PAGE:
Power and impotence in Southeast Asia

Blood and Silk: Power and Conflict in Modern Southeast Asia. By Michael Vatikiotis. Weidenfeld & Nicolson.

The term Southeast Asia may sound old, but it is only a recent invention. Until the 20th century, the region was either called East India or India together with South Asia. Following the conquest of Singapore and the Dutch East Indies by the Japanese during World War Two, the Allies created a separate headquarters for the South-East Asia region at Ceylon, the South East Asia Command. The ten countries in the area, Myanmar, Thailand, Laos, Cambodia, Vietnam, Philippines, Malaysia, Brunei, Indonesia, East Timor, subsequently established an Association of Southeast Asian Nations (ASEAN) in 1967. The region is a complex area consisting of a variety of cultures, religions, and it has a rich history. 626 million people call it their home. Michael Vatikiotis discusses in his book the underlying power structures in this part of the world.

Knowledge of these power structures helps to place the events of the region within the correct context. A good example is the current Rohingya refugee crisis in Myanmar. The TV shows us fleeing and prosecuted people, but then sketches only a very simplistic picture of the background of this complicated conflict. Vatikiotis tells in his book the colonial history where relevant, and sometimes even outlines the situation before the colonial era which began with the conquest of Malacca in 1511 by the Portuguese. Burma, as Myanmar used to be called, was an independent kingdom until quite recently. In 1885, however, the British entered Mandalay, the capital of Burma. The country was subsequently not ruled as an independent colony, but added as a province to British India.

For the Burmese it meant that they not only had to accept British rule, but also an Indian as the British entrusted Indians with the administrative and official posts. Vatikiotis points out that colonial rulers used the already existing patronage system, with at the top local kings and princes, who were then considered to be in control of their “own” people. He calls the Dutch East Indies the perfect example of this system and the most successful colonial enterprise in Asia. The Dutch devised a system whereby locally a resident, often the local prince, was said to be in charge. However the resident was always given an assistant resident, a Dutchman, the true ruler, to help him out. Burma though was an exception. There the local prince was sent to Delhi in exile. The stratified society, with a top-down power approach, is said to be characteristic of Southeast Asia.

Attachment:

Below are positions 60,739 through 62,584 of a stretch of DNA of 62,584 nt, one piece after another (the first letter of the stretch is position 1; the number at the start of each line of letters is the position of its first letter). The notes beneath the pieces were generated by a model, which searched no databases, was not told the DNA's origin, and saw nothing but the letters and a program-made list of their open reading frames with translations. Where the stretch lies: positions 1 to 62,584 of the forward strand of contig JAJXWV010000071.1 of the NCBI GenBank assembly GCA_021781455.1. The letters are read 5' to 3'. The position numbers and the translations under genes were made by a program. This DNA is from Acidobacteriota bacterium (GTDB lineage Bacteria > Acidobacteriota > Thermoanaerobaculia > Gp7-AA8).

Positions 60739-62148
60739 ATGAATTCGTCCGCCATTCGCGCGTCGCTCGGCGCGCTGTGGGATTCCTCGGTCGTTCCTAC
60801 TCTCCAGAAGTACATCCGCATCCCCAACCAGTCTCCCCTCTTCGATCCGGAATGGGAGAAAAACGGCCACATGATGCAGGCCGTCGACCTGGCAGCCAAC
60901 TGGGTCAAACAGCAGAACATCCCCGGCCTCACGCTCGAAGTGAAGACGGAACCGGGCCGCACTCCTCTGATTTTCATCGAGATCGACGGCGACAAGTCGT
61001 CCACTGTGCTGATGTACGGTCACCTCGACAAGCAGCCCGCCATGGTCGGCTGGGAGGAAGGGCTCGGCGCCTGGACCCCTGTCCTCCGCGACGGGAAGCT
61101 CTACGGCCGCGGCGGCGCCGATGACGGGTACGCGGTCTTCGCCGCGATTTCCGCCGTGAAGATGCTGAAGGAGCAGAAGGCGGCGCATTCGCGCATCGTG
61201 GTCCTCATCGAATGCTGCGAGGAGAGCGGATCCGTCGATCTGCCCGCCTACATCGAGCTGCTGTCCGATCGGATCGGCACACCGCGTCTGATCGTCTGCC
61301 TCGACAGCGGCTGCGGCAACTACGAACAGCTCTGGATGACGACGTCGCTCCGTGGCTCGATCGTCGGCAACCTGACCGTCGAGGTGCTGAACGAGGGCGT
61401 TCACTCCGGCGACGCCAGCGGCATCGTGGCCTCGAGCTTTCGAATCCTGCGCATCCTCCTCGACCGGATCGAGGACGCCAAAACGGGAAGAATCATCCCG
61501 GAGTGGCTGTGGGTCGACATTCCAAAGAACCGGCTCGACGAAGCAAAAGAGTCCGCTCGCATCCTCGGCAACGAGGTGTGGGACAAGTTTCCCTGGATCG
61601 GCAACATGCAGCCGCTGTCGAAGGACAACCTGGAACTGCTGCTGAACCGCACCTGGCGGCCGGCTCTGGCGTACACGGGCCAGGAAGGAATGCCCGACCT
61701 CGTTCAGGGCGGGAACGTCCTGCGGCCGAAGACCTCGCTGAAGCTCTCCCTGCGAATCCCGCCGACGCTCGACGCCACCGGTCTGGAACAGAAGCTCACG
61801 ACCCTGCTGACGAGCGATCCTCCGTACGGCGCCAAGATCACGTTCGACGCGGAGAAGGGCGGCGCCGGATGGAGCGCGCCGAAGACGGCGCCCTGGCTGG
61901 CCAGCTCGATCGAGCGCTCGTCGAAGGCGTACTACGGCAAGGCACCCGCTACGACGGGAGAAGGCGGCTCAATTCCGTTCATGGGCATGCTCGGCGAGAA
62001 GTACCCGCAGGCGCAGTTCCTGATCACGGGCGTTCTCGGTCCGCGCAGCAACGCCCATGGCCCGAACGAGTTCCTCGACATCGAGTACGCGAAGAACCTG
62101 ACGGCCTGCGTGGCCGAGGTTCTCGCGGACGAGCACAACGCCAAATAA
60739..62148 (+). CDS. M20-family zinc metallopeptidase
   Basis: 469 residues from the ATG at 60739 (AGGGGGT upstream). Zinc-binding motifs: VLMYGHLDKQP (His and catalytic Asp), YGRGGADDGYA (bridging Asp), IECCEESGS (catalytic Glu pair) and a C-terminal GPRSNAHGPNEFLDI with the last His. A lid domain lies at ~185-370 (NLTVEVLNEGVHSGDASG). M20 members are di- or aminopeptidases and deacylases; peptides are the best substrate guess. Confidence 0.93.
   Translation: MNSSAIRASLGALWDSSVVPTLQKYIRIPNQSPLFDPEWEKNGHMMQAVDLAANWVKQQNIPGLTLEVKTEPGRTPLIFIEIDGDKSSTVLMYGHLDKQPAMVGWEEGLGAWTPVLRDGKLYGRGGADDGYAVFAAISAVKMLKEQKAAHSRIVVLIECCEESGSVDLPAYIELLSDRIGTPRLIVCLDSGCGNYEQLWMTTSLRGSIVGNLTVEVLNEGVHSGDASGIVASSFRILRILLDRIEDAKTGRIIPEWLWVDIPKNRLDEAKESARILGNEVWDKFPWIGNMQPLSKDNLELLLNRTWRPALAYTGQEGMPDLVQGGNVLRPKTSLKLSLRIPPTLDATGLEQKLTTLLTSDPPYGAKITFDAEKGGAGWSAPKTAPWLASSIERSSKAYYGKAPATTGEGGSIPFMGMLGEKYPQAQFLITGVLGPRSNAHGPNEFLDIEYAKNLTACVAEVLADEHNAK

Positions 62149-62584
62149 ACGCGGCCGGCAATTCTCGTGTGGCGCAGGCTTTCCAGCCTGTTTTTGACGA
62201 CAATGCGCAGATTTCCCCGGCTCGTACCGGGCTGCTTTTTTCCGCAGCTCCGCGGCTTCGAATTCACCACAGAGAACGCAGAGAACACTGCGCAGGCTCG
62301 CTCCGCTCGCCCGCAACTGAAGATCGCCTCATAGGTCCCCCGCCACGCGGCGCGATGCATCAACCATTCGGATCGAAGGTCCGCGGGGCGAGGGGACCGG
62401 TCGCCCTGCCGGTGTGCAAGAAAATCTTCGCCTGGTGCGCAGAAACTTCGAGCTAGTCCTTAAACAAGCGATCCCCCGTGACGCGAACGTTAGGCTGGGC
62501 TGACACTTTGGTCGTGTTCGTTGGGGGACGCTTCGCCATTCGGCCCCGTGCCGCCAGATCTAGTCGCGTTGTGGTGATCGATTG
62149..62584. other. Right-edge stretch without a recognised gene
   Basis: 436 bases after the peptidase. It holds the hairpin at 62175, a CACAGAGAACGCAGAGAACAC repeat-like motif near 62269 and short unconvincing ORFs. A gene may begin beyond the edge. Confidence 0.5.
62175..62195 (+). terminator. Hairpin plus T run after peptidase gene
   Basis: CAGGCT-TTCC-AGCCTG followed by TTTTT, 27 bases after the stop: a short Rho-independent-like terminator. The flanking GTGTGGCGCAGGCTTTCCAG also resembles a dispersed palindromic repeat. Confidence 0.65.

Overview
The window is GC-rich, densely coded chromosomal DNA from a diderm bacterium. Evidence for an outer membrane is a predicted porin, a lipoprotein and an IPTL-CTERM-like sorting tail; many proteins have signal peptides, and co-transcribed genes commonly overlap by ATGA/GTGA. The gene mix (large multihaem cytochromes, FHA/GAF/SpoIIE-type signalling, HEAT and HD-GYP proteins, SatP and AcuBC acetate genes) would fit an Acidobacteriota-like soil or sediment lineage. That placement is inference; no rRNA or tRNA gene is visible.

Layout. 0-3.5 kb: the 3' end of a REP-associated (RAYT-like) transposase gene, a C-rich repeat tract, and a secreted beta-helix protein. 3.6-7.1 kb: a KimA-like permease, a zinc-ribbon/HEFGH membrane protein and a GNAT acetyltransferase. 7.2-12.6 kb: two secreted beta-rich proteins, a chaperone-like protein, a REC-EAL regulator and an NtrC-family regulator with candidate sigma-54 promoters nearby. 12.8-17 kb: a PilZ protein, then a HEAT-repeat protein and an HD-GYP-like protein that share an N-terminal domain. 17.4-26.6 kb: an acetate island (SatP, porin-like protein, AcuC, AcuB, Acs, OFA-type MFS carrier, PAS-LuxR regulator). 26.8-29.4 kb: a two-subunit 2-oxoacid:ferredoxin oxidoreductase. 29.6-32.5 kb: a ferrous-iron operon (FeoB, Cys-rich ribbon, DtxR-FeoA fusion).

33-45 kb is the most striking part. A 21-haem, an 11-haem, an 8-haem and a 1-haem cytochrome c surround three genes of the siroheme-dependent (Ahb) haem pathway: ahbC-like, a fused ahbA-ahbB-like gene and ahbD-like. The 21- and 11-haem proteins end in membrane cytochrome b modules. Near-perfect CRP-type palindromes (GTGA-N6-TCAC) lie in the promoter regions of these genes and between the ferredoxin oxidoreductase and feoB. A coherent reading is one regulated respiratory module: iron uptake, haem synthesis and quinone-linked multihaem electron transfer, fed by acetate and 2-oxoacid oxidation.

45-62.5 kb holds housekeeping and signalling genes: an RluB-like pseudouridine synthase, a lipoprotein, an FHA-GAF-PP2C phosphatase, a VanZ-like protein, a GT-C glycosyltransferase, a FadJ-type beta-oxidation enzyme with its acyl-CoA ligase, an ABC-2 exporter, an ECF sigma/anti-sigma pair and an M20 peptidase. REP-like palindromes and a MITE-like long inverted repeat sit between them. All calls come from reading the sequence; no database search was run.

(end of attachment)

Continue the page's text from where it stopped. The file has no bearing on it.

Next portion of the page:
The Southeast Asian elite rules the land through patronage. Democracy is poorly developed. The opposition relies often on democratic principles and human rights, but when they themselves come to power, they too start to govern by patronage and subsequently leave the principles and human rights for what they are. Aung San Suu Kyi, the Nobel laureate winner, who, according to many, now rules Myanmar, seems to be a prime example of this. In his book Vatikiotis also describes the power of the army in countries like Myanmar, Thailand, Philippines and Indonesia. A power that the army has because of the poor condition of state institutions. Often officials are not paid enough – Singapore seems to be an exception – and as a consequence those officials are vulnerable to corruption, which is almost a lifestyle in Southeast Asia. In the end we have to conclude that the power of Aung San Suu Kyi to influence the current refugee crisis is probably very limited.

Michael Vatikiotis also points in his book to the rise of a fundamentalistic version of Islam – imported from Saudi Arabia – in Southeast Asia. According to Vatikiotis this version of Islam threatens the religious pluralism within the region. The author tells the story of a Buddhist who complains about the fact that his neighbours no longer dress the same, and they feel alienated from them. Especially in Malaysia and Indonesia, where the elite uses Islam to remain in power, non-Islamist are either driven out of the country, imprisoned or killed. The Ankawar Rohingya Salvation Army, the liberation movement of the Rohingya, maintains connections with fundamentalists in Saudi Arabia (the organization also appears to maintain ties with terrorists who have also committed attacks in India). The Buddhist community responds to the violence with violence of their own.

In a country like Myanmar, ravaged by secession movements, but committed to maintaining its sovereignty and Buddhist identity, and allergic to foreign interference, there seems to be little room for the multicultural approach of the West and its emphasis on democracy and human rights. This also applies to Islamic countries like Malaysia and Indonesia and a Buddhist country like Thailand. China, on the other hand, does not seem to attach much importance to democracy and human rights. The first country that Aung San Suu Kyi visited after winning the elections in 2015 was China. China continues to invest in the region, and where the West criticizes and withdraws, China arrives. The future for Southeast Asia therefore seems to be one of fundamentalist religion(s), corruption, and greater Chinese influence, not democracy and human rights. The future that Vatikiotis sketches in his book is not a pleasant one….

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